Now have a look at Program 5 listing. COLS initialization. Remember, a change of 2 is required to change one shade of color. We then poke in the DLIs as usual, this time using 13+ 128 (which is Graphics 7) for 32 of them and the usual one at the top. 112+128.
There you have it. 128 shades of color. all at once. But. I’m not done yet. Let’s rotate them.
All we need to do to rotate these colors upwards is shift them up five. The value in color register 4 will be shifted into register 3, and as such become invisible until it is shifted into 2, but no matter. A better routine could bypass the “hole” in the colors.
Program 5. 100 REM PROGRAM 5. 128 SHADES OF COL. 110 DIM COL$(255) 120 REM * DRAW FIGURE 125 GRAPHICS 7+16 126 FOR R=0 TO 1 127 SETCOLOR R,0,R*2 128 NEXT R 129 COLOR 1 130 CL=1 140 FOR X=1 TO 120 STEP 40 150 COLOR CL 160 CL=CL+1 170 FOR Y=1 TO 95 180 PLOT X,Y 190 DRAWTO X+40,Y 200 NEXT Y 210 NEXT X 230 REM * LOAD COLORS 240 CL=0 250 FOR T=1 TO 33*5 STEP 5 260 COL$(T)=CHR$(CL):REM COL REG 0 270 COL$(T+1)=CHR$(CL+64):REM COLREG 1 280 COL$(T+2)=CHR$(CL+128):REM COLREG 2 290 COL$(T+3)=CHR$(CL+192):REM UNUSED 300 COL$(T+4)=CHR$(CL+192):REM COLREG 4 310 CL=CL+2 320 NEXT T 330 REM * CALL DRIVER 310 GOSUB 10000 350 REM * SET INTERRUPTS 360 START=PEEK(560)+256*PEEK(561) 370 POKE START,112+128 380 FOR D=START+7 TO START+7+96 STEP 3 390 POKE D,13+128:REM GR.7 400 NEXT D 410 GOTO 110
Add these lines to Program 5 to rotate
This is Program 5 with rotate.
Note that I do string manipulations using a scratch string and only copy it into COLS when I’m done fiddling with it. This helps prevent the Atari from moving it somewhere with no warning due to changing length, as well as preventing weird screen flickerings, if COLS should temporarily be too short to provide enough data.
By now, if you’re running these programs, you’re seeing your Atari do things it has never done before. Let me now present to you the Sunset program which is based on a program which appeared previously in this column. It had three spirals, one-inside the other. Colors were shifted between them (each spiral was in a different color register, and they were in Graphics 7).
Well, the sneaky idea behind this routine is to use the shifting introduced in the previous program on the spiral routine. The initializations are a bit tricky: each color register is started up a bit offset from the others, so that each will have a considerably different color than the others, and the background is left completely off until halfway down the screen. Then the colors are shifted with the top half of the string being shifted up and the bottom half being shifted down, an effect very much like a sunset over water. I’ve added a few random stars in the background on the upper half to twinkle as the color registers change. (Program 6.)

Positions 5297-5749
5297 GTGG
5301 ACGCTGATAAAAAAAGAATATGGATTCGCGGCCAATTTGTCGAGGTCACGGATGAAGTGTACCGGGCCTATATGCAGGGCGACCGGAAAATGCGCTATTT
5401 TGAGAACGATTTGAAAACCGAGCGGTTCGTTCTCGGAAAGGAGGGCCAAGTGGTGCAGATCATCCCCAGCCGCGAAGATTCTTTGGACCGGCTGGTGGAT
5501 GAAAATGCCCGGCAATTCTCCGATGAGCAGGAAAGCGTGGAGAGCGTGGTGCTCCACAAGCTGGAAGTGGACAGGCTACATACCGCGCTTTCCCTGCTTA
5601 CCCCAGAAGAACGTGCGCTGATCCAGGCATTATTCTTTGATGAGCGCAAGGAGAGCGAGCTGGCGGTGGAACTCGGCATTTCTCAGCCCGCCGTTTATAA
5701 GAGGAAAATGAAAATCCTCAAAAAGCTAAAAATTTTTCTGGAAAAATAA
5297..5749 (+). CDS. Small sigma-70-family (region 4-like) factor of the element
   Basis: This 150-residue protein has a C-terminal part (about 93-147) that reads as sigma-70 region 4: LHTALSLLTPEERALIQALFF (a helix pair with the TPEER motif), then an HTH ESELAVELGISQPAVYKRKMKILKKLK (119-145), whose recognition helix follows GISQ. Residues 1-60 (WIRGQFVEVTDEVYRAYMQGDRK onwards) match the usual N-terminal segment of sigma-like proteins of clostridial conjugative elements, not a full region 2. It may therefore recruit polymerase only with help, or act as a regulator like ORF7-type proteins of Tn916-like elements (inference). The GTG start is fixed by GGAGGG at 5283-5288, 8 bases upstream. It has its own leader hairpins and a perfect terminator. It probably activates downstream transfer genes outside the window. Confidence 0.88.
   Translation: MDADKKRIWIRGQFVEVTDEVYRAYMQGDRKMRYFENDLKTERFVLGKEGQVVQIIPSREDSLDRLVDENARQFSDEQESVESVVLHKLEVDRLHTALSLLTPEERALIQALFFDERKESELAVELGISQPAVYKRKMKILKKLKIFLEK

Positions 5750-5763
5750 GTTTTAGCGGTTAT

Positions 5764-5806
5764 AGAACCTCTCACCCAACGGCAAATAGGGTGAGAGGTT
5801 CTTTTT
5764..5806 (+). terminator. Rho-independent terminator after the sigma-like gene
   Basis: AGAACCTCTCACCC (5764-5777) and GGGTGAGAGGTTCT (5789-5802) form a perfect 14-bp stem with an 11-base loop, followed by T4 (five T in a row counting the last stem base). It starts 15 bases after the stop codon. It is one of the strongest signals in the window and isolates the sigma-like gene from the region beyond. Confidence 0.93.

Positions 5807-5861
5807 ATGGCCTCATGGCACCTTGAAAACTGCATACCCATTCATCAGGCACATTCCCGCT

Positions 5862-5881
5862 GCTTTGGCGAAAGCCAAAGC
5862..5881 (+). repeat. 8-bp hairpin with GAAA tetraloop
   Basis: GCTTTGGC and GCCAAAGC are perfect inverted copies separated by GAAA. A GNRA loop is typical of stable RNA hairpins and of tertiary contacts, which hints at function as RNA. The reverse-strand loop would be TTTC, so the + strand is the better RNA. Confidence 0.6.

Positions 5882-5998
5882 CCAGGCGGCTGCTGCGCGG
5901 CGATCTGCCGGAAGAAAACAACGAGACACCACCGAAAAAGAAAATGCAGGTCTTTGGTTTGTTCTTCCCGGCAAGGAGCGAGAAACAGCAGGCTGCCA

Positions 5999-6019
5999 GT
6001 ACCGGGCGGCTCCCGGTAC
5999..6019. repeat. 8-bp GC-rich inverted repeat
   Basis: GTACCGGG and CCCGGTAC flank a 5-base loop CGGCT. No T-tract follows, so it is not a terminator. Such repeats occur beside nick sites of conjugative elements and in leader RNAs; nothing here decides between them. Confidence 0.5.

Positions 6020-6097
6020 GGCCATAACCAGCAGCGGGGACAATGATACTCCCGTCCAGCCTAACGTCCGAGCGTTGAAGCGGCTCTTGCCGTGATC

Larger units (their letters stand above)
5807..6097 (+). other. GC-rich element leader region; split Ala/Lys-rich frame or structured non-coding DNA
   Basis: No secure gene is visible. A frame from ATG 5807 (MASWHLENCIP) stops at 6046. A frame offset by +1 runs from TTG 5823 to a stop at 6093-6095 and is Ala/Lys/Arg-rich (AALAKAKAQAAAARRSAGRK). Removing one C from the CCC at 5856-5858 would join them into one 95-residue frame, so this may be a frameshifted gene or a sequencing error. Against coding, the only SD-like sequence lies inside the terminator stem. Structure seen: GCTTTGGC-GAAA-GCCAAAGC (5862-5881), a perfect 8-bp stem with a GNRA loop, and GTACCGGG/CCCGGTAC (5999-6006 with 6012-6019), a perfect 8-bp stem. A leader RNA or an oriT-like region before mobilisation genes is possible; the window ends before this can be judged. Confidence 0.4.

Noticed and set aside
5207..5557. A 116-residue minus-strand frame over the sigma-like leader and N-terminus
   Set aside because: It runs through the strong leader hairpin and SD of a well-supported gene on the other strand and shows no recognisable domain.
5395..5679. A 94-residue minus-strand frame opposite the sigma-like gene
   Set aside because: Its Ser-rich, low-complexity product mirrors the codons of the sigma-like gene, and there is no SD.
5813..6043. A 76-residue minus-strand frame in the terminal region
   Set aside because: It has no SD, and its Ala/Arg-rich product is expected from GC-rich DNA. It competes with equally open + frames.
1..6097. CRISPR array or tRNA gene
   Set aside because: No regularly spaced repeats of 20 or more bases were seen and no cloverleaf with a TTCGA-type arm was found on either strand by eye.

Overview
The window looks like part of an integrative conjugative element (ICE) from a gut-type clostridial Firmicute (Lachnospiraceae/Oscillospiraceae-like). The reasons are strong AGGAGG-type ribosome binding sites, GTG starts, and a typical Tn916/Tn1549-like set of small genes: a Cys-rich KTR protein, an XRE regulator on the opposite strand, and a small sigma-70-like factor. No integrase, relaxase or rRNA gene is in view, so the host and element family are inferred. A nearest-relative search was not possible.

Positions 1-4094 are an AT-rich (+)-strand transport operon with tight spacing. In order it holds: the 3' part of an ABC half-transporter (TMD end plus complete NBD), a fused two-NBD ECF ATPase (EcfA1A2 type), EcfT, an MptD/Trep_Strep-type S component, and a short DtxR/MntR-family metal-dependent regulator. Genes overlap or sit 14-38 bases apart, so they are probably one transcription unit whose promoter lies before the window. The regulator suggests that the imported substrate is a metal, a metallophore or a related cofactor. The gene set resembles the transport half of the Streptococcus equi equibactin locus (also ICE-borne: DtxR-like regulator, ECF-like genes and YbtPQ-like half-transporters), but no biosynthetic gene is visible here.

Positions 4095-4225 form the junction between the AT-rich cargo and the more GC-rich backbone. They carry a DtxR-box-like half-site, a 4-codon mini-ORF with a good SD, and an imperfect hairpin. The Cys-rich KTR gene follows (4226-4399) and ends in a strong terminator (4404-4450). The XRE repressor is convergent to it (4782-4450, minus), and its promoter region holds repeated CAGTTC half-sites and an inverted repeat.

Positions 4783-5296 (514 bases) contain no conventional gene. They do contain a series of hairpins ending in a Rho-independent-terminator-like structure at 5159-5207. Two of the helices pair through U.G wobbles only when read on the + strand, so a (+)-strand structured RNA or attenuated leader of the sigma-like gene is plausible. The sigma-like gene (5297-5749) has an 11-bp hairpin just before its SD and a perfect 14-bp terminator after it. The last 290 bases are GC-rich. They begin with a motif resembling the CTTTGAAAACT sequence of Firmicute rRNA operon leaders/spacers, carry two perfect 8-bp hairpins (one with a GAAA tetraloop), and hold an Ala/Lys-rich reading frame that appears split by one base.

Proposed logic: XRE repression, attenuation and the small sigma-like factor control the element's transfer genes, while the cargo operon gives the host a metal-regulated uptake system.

Some notes: The Atari variable table can get full of holes, if you do lots of editing, and the Atari has strange cleanup of unused strings. If you start getting unexpected problems, try LISTing the program out to storage then ENTERing it back in: this will clean up the variable table. I’ve had little problem with this, however.
If you come across a particularly nifty effect, you might mail me a copy at the address appearing at the bottom of the column: I’ll try it out and maybe include it in a future column if it’s really good.
Be sure to experiment, have fun, and go create something! □
Program 6. 100 REM ** PROGRAM 6, SUNSET. 110 REM *** 120 REM *** DAVE SMALL 130 REM *** 140 DIM TOP1$(128),BOT1$(128) 150 DIM TOP$(128),BOT$(128) 160 DIM COL$(255) 170 REM *********************** 180 REM * INITIALIZE SCREEN FOR DISP 190 GOSUB 550 200 REM * INITIALIZE COL $ 210 GOSUP 790 220 REM * INITIALIZE ASSEMBLY 230 GOSUB 10000 240 REM *********************** 250 REM * DISPLAY LIST 260 ST=PEEK(560)+Z56XPEEK(561) 270 POKE ST,112+128:REM TOP INK 15) 280 POKE ST+3,13+61+128:REM LMS.DLI 290 FOR Y=6 TO 6+96 STEP 2:REM HI SRS 300 POKE ST+Y, 13+128 310 NEXT Y 320 REM *********************** 330 REM ROTATE COL$ IN HALVES 340 FOR ROT=0 TO 300 STEP 2 350 SANDY=0 360 BOT$=COL$(1,125) 370 TOP$=COL$(126,250) 380 REM ** 390 TOP1$=TOP$(1,120) 400 TOP$=TOP$(121,125) 410 TOP$(6)=TOP1$ 420 TOP$(5,5)=CHR$(ROT) 426 IF ROT>255 THEN TOP$(5,5)=CHR$( ) 430 REM 440 BOT1$=BOT$(1,5) 450 BOT$=BOT$(6) 460 BOT$(121)=BOT1$ 470 REM 480 COL$(1,125)=BOT$ 490 COL$(126)=TOP$ 500 NEXT ROT 510 GOTO 310 530 REM *********************** 540 REM FROM CREATIVE COMPUTING.. 550 GRAPHICS 23:DEG :SETCOLOR 2,1,10:DIM C(3) 560 SETCOLOR 0,0,10 570 SETCOLOR 1,0,6 580 SETCOLOR 2,0,2 590 R=20:COLOR 1:C=1 600 X0=79:Y0=47 610 FOR K=0 TO 3:C(K)=K+1*2:NEXT K 620 FOR K=1 TO 3 630 X=X0+R*COS(360):Y=Y0:PLOT X,Y 640 FOR I=0 TO 5*360 STEP 75 650 X=X0+R*COS(I) I Y-Y0+KXSIN(I) 660 DRAWTO X,Y 670 NEXT I:R=R+12:C=C+I:COLOR C 680 NEXT K 690 Z8=1 700 FOR LOOP=1 TO 50 710 COLOR Z8 720 X8=INT(RND(0)*159)+1 730 Y8=INT(RND(0)*17)+1 740 PLOT X8,Y8 750 Z8=Z8+1:IF Z8=1 THEN Z8=1 760 NEXT LOOP 770 RETURN 780 REM *********************** 790 REM *** INIT COL$ 800 FOR T=1 TO 255 STEP 5 810 COL$(T,T)=CHR$(T) 820 T1=T+80 830 T2=T+160 840 IF T1>255 THEN T1=T1-256 850 IF T2>255 THEN T2=T2-256 860 COL$(T+1,T+1)=CHR$(T1) 870 COL$(T+2,T+2)=CHR$(T2) 880 COL$(T+3,T+3)=CHR$(0) 890 COL$(T+4,T+4)=CHR$(0) 900 NEXT T 910 RETURN